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Strength in numbers

Self-publishing mobile titles, as an indie developer, is just such a gamble, and one I wasn't willing to take with a successful game. So, I knew I needed to sign with an established publisher to get the game to market.

My check-list included: finding a publisher with an established brand and big audience numbers, one with good experience in working with both Flash and mobile developers and, above all, one with proven channels of distribution and with marketing backing. So, not much then!

It was important for me to feel confidence in a partner and having experienced a strong working partnership with Spil Games – the publisher have sponsored our last two Flash Trollface Quest episodes – I signed on the dotted line again.

The chance of getting noticed without huge marketing budgets to push your game is next-to-impossible and only a few Flash developers are really having success with ported games there.

The deal means I have signed a very flexible contract with a publisher I trust with an established online brand and successful marketing solutions. Spil will publish and market the mobile versions of The Trollface Quest through the Flash versions of the game published via their portals (such as Gamesgames.com; which boasts over 130 million active users).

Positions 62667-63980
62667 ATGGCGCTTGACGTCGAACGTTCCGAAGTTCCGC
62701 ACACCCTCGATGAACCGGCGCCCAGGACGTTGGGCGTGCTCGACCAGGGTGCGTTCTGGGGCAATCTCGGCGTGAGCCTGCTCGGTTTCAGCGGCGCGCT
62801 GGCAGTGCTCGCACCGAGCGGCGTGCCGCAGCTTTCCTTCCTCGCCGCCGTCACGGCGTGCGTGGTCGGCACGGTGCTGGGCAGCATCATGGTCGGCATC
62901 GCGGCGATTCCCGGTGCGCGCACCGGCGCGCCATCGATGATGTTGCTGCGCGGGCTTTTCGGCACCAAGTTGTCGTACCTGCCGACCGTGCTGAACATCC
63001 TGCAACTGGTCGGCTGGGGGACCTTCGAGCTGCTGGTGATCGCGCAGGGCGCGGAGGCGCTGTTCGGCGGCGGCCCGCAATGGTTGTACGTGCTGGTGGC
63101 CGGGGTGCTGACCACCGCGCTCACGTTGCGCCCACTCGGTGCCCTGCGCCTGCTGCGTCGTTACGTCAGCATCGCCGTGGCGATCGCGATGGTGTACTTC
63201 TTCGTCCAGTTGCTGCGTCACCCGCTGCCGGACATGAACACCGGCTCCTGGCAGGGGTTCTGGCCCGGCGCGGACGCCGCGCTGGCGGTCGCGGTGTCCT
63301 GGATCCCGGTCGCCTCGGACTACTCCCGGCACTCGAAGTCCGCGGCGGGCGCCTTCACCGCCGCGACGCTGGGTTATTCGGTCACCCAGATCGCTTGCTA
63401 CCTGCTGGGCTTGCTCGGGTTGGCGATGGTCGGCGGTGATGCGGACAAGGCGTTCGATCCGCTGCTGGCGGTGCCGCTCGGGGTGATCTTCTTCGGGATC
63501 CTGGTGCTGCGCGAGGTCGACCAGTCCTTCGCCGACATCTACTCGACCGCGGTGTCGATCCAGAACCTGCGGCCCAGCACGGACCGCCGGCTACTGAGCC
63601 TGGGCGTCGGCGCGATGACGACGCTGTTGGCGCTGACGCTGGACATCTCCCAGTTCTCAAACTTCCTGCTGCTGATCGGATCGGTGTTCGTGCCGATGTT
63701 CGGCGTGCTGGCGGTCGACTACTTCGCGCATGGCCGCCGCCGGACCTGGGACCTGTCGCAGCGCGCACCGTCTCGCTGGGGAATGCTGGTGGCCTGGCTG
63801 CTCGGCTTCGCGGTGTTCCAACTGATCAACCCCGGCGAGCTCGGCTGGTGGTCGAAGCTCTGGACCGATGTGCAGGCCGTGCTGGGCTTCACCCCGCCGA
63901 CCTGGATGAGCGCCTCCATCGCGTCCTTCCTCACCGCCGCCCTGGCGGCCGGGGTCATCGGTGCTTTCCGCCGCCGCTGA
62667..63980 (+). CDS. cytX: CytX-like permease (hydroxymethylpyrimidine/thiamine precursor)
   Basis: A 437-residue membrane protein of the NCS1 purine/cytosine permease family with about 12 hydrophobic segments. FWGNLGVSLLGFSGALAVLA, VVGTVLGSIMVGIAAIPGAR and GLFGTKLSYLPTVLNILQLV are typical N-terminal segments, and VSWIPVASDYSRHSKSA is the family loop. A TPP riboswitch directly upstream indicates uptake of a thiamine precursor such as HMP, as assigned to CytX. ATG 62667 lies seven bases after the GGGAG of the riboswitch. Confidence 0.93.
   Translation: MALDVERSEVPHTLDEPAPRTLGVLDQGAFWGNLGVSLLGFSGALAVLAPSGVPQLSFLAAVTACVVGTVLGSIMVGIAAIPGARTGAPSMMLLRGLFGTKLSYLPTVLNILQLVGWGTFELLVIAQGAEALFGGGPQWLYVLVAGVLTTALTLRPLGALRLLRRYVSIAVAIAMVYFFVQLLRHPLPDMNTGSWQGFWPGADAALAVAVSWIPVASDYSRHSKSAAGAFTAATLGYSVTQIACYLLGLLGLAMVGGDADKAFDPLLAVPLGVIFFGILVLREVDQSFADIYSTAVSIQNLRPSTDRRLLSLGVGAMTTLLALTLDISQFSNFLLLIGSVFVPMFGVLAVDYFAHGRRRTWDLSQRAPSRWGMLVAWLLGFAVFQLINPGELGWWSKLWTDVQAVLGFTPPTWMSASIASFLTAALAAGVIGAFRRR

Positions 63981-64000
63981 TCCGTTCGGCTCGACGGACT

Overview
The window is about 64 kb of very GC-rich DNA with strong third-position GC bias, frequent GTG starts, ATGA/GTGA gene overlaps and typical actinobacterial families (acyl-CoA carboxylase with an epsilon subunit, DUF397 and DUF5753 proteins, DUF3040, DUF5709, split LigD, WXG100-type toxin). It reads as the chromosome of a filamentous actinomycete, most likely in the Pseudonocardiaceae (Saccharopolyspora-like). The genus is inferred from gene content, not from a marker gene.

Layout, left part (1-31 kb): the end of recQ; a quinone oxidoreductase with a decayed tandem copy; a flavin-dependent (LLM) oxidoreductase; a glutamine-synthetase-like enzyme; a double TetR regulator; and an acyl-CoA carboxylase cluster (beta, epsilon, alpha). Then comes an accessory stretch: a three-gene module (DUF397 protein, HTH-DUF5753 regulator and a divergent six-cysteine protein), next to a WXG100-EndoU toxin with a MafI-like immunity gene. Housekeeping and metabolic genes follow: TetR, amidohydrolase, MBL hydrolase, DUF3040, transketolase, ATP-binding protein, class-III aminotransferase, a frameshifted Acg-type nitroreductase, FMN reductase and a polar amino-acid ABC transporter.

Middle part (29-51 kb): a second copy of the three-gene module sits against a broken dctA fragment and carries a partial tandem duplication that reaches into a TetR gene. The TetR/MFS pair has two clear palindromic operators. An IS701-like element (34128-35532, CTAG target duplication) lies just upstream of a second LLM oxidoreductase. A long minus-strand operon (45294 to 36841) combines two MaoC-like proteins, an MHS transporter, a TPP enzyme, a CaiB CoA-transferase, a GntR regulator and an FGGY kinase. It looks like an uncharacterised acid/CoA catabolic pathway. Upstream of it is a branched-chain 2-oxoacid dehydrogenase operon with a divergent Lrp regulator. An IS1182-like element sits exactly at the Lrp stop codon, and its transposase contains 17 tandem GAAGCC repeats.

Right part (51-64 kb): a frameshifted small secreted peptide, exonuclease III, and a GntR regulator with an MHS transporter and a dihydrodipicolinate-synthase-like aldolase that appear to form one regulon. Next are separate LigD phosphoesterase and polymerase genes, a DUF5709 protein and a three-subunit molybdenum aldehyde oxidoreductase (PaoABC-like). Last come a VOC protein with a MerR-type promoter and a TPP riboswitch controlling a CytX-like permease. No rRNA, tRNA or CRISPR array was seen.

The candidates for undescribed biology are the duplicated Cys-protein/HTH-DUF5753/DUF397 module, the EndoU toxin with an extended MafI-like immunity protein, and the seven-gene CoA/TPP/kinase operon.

This direct marketing method has proven results for mobile games. For me, it takes out the uncertainty of getting the game in front of the audiences, the worry out of having to find a substantial marketing budget and I am confident about successful future distribution. Smiles all round.

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The next chapter

My experience in moving the game to the mobile side has, so far, been a reasonably pain-free process and has thrown up lessons rather than obstacles. We have had to rework the graphics to fit all relevant resolutions, optimise animation (we combine raster and vector graphics), implement a hint system for 50 unique levels (which was a kind of headache), implement a whole variety of extensions into a code to compile both iOS and Android versions and have learnt that passing QA is much more difficult comparing with a Flash game.

Flash technology is too powerful and intuitive to have no future

But the journey has been awesome so far and I feel like we have now got a huge amount of experience for our future development. Now it's the wait for the 'show me the money' moment as we launch our mobile game.

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Final thoughts

In my opinion, Flash technology is too powerful and intuitive to have no future. It is, at least, a perfect workspace for creating quick prototypes. I admit, the number of Flash-only developers will continue to decrease, but I am sure we will continue to see great, and new content appear; we certainly are not hanging up our Flash caps just yet. But I am excited about the future for PPLLAAYY, our mobile games portfolio and our newfound publishing partner.

The Trollface Quest Sports mobile game will be published through Spil Games mobile game portal and is due for release in early 2015.